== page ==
by Roger Poole
(Day Two Monday December 17 Continues)
Mid-morning was approaching already, and the sun provided warmth to the morning that started out rather chilly. The boys took turns carrying the heavy bundle of tools as they made their way back to the Box. Jay took the longest shift with the tools since they were his responsibility. He watched after them even when it was Wes or Wayne’s turn to lug the makeshift tool bag. Or was it a tool wrap? Either way they found themselves far enough along that they were now behind the church house on the other side of the tracks.
“Hey where you guys going?” said a voice from the church side of the railroad tracks.
The Poole boys screeched to a halt and turned in the direction of the voice. “That sounded like Leon,” said Wes. Leon Warren was the next to youngest of three boys and two girls who lived just down the hill from our house. He was about equal to Wes in size and age but that is about as far as the comparison held up.
“Stand up and show yourself,” yelled Jay. Leon climbed the rest of the way up his side of the tracks to make himself visible.
“I got scared cause I thought y’all was hobos or something, carrying that bundle and all,” said Leon.
“We’ve business to attend to,” said Jay.
This sounded very important to Leon even if he didn’t understand why. The thing was his curiosity was stirred and it required a feeding of some kind. Jay sensed Leon’s dilemma and tried to toss him a verbal bone.
“Aw, Leon, these are Daddy’s tools and he asked us to bring them to him at the planer mill,” said Jay. He was trying to throw Leon off the trail.
Leon said, “How come he didn’t take ‘em hisself when he went to work?”
Jay pondered this for a second and said, “Because he was running late, and he didn’t have time to gather them up.”
“Oh,” said Leon. His curiosity apparently was now fed satisfactorily. “Well, can I go too?” Leon begged.
“No, sorry,” said Jay. “No kids allowed on the sawmill property you know.”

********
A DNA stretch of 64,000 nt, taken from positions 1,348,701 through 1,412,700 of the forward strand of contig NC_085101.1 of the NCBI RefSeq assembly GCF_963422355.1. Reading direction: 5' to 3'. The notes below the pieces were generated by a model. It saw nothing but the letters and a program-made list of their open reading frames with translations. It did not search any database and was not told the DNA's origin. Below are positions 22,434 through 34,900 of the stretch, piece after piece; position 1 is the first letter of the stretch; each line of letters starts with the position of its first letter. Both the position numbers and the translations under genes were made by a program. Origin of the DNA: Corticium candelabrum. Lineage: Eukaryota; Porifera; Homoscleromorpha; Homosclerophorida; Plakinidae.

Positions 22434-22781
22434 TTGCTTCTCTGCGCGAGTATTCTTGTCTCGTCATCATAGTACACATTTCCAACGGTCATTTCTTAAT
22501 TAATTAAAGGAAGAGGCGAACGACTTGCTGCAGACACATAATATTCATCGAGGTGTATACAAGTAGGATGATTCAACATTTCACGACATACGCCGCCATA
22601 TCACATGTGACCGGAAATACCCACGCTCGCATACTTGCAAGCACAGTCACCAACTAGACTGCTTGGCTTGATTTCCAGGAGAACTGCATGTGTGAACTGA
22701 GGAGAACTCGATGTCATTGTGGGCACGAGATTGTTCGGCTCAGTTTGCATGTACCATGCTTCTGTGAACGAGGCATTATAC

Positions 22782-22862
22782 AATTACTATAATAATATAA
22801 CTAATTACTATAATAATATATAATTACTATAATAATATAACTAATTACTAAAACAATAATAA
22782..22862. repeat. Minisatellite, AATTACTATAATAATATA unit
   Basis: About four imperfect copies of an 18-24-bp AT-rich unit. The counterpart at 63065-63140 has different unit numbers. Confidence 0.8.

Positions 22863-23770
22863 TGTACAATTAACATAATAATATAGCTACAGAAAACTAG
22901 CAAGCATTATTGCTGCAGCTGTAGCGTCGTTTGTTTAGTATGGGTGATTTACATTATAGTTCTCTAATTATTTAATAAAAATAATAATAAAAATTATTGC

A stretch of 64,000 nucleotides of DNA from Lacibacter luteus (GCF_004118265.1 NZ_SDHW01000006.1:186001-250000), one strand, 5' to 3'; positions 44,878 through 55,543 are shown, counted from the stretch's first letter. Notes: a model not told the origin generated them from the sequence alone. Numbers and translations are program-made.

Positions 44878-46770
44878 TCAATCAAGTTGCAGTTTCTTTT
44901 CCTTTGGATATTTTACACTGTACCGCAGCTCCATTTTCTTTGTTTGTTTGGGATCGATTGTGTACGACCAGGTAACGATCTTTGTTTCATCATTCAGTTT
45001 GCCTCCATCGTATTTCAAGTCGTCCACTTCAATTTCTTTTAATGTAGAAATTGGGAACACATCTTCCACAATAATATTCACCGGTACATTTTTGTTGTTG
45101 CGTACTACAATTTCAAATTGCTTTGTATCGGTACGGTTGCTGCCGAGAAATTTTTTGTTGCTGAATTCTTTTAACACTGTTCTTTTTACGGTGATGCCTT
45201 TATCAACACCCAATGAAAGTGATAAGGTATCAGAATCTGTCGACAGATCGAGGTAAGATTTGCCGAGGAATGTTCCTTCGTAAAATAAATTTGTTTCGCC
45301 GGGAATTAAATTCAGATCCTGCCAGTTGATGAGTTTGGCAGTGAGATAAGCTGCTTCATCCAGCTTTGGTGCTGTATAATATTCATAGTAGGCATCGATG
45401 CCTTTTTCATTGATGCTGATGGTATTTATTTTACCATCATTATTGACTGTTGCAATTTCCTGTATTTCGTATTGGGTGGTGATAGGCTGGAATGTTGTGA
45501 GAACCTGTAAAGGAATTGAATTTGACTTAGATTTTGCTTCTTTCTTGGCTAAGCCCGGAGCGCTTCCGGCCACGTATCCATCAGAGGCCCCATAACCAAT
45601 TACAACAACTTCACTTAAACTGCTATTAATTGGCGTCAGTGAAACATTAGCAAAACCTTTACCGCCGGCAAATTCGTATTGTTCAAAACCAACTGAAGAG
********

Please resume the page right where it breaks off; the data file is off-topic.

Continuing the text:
“But y’all are kids,” whined Leon.
“Yeah, but our Daddy is the boss,” said Jay. Leon took this as final and started to turn and leave. He looked so pitiful that Jay said, “Wait a minute, Leon.” Jay turned to Wes and Wayne and simply said, “What do you think?”
Wayne being the smallest and quickest to tire said, “He might be some help with carrying the tools and opening the Box.”
“Yeah,” said Wes. “We might need him to carry what’s in the Box, too.”
“Okay, it’s settled then,” said Jay. “Leon, come back we want to let you in on our project.”
Leon, of course, brightened up considerably and bounded over to join them to make it the three Pooles and one Warren. Up the right-of-way they went with Jay explaining to Leon some of the details of their adventure up to this point.
Leon was still a little confused. By the time they passed a point where they should have turned left if going to the sawmill, he stopped and asked, “Why are we not going that way?” He didn’t realize until that moment that Jay had lied to him. Far from being angry, Leon was impressed with the smoothness of Jay’s delivery. He was a pretty good liar himself who practiced his art with regularity.
Jay was feeling a little less than perfect with the recognition that he might be as good a liar as Leon. That wasn’t something he aspired to be. He made a mental note to do better.
On they went, with Wayne leading the way. What he lacked in size he more than made up for with his irrepressible enthusiasm for what was to come. After he got a little ahead, Wayne stopped. He looked back at the others and yelled, “Hey, Leon, you know how to tell if a train is coming around the bend?”
“No. How? Don’t you just look down the tracks?” Leon answered. Wayne got down on his knees and started to put his ear to the tracks.
“Wait, Wayne!” hollered Jay.
Wayne rose up. “What’s wrong?” he asked. “I was just going to show Leon how to do something.”
Jay said, “I know, I know, but you might want to try another way.”
Wayne persisted, “This is how I do it and it’s what I’m showing Leon.”
“Okay,” said Jay. “Don’t say I didn’t warn you.”
This only confused Wayne and he was starting to doubt his oldest brother’s wisdom. Wayne continued, “Leon, what you do is you stick your ear down on the tracks like this.”